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A Maronite residential see. Gibail is merely the modern name of Byblos a titular see of Phoenicia. The diocese, administered by the Maronite patriarch through auxiliary bishops, comprises the civil districts of Ehden, Bcharra, Gibail and Batrun. It numbers 70,000 faithful, 470 priests, 277 churches and chapels, 14 convents of Baladites containing 177 religious, 2 of Aleppines containing 30 religious, and 2 of Isaites with 9 religious. There are also two religious houses in which there are 58 sisters. The patriarch resides at Bkerkey, where the patriarchal seminary of Saint-Jean-Maron is also situated, in which there are 30 students. Another seminary containing 32 students has been opened at Rumie. The question of dividing the diocese in such a manner that Gibail should form one diocese, and Batrun another, has been much discussed in recent years. Gibail is a town of about 1000 inhabitants, nearly all of whom are Christians, 650 being Maronites. There are 13 churches; three of them dating from the Crusades are very beautiful. The Catholic Melchite title of Gibail is united to that of Beirut; since 1902 the schismatic Melchite Diocese of Gibail is distinct from Beirut, and has jurisdiction over the mountainous region of Lebanon.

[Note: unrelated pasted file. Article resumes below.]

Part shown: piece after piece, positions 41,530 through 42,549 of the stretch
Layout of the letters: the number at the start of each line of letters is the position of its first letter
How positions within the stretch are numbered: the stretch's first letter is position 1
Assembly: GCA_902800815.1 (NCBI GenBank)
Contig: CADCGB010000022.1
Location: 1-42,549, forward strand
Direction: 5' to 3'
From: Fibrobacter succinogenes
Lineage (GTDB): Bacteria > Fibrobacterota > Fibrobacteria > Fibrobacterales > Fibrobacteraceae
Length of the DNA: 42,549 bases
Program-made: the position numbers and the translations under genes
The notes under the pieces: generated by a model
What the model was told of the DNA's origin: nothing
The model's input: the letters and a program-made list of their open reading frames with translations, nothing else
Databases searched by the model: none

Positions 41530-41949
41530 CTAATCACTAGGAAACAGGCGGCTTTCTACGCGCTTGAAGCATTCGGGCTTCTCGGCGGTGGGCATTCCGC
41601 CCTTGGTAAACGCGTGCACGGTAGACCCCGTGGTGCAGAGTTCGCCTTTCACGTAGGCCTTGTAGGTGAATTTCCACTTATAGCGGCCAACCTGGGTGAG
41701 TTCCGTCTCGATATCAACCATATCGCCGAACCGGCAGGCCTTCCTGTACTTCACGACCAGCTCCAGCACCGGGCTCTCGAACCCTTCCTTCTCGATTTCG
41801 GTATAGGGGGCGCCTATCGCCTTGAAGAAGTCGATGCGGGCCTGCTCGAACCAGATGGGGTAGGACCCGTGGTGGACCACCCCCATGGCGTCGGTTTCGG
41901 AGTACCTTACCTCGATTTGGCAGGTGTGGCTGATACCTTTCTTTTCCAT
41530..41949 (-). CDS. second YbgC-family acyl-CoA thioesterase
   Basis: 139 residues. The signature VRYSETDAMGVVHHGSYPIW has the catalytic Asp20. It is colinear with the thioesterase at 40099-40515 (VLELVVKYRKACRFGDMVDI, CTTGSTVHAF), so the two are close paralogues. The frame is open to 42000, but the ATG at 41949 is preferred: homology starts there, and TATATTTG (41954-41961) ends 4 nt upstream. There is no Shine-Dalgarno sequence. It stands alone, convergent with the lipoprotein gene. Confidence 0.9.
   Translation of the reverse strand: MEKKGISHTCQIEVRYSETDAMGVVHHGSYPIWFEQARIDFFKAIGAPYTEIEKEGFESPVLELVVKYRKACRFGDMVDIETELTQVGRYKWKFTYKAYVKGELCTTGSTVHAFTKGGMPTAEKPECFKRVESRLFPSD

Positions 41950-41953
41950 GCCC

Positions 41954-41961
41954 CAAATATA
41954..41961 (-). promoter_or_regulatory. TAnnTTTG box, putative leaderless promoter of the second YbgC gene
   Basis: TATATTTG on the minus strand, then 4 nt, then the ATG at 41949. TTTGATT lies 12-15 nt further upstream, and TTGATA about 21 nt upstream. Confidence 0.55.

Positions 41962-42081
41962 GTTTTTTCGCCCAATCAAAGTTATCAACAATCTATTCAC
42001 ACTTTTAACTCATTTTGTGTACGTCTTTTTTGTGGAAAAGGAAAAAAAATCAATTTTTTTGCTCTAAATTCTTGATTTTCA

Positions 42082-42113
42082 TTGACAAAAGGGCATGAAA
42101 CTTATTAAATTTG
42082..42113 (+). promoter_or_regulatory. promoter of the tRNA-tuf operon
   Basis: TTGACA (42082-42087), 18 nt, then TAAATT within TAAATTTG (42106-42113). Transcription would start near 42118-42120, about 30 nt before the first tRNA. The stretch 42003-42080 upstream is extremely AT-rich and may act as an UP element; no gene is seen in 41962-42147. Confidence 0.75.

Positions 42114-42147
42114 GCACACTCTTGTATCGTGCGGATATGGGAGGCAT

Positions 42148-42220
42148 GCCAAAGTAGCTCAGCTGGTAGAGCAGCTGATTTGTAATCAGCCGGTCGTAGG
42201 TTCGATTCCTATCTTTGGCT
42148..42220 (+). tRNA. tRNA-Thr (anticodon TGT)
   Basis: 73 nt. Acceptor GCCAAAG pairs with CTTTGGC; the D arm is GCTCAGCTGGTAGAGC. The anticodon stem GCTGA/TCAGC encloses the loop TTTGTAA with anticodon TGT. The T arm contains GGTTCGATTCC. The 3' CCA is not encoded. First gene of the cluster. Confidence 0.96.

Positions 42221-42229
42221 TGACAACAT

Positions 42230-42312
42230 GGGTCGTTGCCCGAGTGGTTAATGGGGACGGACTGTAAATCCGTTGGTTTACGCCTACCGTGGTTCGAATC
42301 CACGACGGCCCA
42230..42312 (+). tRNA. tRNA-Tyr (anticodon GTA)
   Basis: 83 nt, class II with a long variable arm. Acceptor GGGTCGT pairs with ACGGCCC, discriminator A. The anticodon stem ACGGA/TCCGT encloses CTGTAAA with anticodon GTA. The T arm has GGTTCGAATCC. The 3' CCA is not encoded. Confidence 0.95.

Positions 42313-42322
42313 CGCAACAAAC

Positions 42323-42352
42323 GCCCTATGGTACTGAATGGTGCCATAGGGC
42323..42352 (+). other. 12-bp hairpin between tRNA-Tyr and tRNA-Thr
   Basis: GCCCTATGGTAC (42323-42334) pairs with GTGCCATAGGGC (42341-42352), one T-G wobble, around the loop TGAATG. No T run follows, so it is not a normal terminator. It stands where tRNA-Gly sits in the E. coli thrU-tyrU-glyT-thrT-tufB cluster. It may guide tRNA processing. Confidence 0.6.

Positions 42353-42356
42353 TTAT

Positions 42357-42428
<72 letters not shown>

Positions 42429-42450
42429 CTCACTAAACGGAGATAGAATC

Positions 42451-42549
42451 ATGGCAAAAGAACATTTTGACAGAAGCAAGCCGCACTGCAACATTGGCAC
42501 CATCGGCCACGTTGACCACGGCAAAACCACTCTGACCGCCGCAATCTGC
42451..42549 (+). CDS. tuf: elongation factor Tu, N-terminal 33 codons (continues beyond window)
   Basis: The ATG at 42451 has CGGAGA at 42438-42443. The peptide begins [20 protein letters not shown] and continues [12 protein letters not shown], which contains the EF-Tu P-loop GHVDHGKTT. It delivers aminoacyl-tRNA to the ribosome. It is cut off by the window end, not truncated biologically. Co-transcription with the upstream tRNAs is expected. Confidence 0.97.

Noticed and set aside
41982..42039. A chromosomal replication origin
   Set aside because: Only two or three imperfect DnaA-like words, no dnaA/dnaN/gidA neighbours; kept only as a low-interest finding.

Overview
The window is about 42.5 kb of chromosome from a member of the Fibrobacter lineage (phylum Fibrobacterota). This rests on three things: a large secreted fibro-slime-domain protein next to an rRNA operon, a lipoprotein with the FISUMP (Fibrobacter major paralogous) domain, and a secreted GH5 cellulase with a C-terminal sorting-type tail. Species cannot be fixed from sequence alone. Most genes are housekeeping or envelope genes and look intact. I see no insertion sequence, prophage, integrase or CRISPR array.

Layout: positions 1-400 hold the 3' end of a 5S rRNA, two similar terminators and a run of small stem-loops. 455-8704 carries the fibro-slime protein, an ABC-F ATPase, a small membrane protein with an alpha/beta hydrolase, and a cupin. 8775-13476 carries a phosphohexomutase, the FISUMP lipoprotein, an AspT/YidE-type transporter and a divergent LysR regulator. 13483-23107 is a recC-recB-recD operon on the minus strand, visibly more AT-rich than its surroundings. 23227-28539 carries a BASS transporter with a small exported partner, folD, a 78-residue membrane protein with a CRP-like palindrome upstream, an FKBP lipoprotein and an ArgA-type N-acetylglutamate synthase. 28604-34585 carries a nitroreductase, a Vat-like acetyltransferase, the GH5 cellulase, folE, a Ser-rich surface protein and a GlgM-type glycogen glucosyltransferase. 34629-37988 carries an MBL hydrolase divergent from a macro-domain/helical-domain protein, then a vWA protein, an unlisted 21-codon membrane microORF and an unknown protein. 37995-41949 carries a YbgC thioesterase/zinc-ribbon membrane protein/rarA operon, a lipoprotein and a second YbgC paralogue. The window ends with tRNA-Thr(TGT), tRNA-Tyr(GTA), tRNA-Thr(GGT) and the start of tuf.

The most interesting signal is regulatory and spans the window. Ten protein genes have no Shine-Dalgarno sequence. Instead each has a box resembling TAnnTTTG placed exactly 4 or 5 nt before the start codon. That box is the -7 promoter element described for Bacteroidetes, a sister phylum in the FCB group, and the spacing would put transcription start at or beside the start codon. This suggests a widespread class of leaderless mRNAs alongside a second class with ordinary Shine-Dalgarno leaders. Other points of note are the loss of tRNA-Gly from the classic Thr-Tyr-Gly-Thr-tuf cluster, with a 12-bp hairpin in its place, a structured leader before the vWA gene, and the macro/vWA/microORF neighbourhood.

APA citation. (1909). Gibail and Batrun. In The Catholic Encyclopedia. New York: Robert Appleton Company. http://www.newadvent.org/cathen/06548b.htm
MLA citation. "Gibail and Batrun." The Catholic Encyclopedia. Vol. 6. New York: Robert Appleton Company, 1909. <http://www.newadvent.org/cathen/06548b.htm>.
Transcription. This article was transcribed for New Advent by Gerald M. Knight.
Ecclesiastical approbation. Nihil Obstat. September 1, 1909. Remy Lafort, Censor. Imprimatur. +John M. Farley, Archbishop of New York.
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